We are now at the beginning of the season of ADVENT. Advent opens the new “Church Year,” being the first of the liturgical seasons. This progression of seasons—Advent, Christmas, Epiphany, Lent, and Easter (concluding with the Day of Pentecost)—can be called “Sacred Time” because this is the telling of how our redemption through Jesus Christ was accomplished. For the past several months, we have been in Ordinary Time, not meaning “routine” but in the sense that those Sundays after Pentecost are numbered successively (from ordinal—a specified sequence). The Sundays after Pentecost are part of the liturgical year, but they are NOT (properly speaking) a “Church season” in the way that Advent, Easter, etc. are. I feel that it is quite important to keep this distinction between Sacred Time and Ordinary Time for two reasons: (1) to bring greater emphasis to the distinctive purpose of each one of the proper liturgical seasons; and (2) to bring better focus upon the single, cohesive story that is told from Advent 1 until the Day of Pentecost.

Advent is a tough case! To begin with, the Church has to work hard to observe Advent with integrity, not selling-out to the instant gratification of the secular culture’s holiday season, which is at cross-purposes with Advent’s message. It is telling that we have to keep reminding ourselves that Advent is not Christmas! In our culture’s most exuberant, hustle-bustle time of year, Advent is a quiet, introverted time calling for waiting and reflection. In the most sentimental time of year. Advent is not at all sentimental—in fact, it has quite a sharp edge to it! And when culture is stringing lights everywhere inside and out. Advent’s dark liturgical color shows that this Church season accepts and mirrors this time of year when the days are shortest, knowing that this darkness should be embraced and entered rather than contradicted.

In addition to all of that. Advent presents other challenges to our Christian life and worship. To me, this is the most complex of all of the Church seasons. The reason for this is that Advent has several layers to it [you were wondering about that “purple onion” title, weren’t you?!]. These four weeks interweave themes of future, present, and past and each one has to be addressed: (1) the Second Coming of Christ [1st Sunday—this is always the first theme of Advent], (2) our own waiting and preparation for Christ in life and our experience of Him [2nd and 3rd Sundays re: John the Baptist]; and (3) the account of the annunciation of Jesus’ birth to Mary and Joseph [4th Sunday]. That’s a lot to pack into a relatively short period of time, and it takes real discipline for us to develop and keep a focus on the very different thing the Church is doing at this time of year. That disciplined focus is exactly what the liturgy is intended to help you find, through its Scriptures, the words to the hymns, in ritual, in the content of the prayers, in the liturgy’s inwardness and restraint.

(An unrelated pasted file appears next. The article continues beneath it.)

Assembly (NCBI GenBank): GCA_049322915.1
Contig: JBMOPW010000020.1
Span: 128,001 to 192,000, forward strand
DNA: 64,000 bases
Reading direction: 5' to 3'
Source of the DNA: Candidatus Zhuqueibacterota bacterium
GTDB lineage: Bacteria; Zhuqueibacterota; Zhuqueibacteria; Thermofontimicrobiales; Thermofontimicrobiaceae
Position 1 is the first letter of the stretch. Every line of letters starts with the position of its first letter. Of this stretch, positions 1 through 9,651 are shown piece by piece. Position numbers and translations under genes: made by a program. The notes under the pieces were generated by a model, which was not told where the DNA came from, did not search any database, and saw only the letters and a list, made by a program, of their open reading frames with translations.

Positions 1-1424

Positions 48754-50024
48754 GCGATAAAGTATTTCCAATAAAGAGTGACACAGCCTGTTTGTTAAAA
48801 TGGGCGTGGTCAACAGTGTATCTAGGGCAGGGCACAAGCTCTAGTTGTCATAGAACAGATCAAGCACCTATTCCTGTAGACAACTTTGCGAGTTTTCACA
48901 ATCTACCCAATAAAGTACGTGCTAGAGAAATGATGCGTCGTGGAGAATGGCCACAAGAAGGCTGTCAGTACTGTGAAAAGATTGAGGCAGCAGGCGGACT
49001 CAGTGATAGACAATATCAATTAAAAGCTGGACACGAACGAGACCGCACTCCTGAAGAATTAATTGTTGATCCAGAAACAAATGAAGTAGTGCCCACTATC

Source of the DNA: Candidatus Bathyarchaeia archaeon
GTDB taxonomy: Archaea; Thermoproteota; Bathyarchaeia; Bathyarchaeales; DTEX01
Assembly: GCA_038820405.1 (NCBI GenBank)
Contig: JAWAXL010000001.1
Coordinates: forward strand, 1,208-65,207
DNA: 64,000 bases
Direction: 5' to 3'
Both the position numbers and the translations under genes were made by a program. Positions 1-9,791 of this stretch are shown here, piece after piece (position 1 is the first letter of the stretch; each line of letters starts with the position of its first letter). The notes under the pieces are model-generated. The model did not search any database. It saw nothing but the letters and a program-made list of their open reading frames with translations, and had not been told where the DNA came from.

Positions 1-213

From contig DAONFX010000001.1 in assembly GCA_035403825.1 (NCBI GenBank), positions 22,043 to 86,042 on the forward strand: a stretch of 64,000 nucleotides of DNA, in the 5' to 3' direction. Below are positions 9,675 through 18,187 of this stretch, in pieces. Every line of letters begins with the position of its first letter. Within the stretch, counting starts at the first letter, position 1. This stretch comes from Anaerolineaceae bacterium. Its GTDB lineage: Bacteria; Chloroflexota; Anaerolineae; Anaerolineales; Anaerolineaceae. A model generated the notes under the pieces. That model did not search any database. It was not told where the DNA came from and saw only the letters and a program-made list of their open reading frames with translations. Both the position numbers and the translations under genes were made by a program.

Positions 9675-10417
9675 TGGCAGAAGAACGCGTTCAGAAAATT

My hope and prayer is that we will all know this wondrous time for everything that it is. I pray that you will find that Advent is so much more than “getting ready for Christmas.” We are preparing to meet Christ—who was, and is, and is to come.

The Rt. Rev. Shannon S. Johnston, Diocese of Virgina, res.

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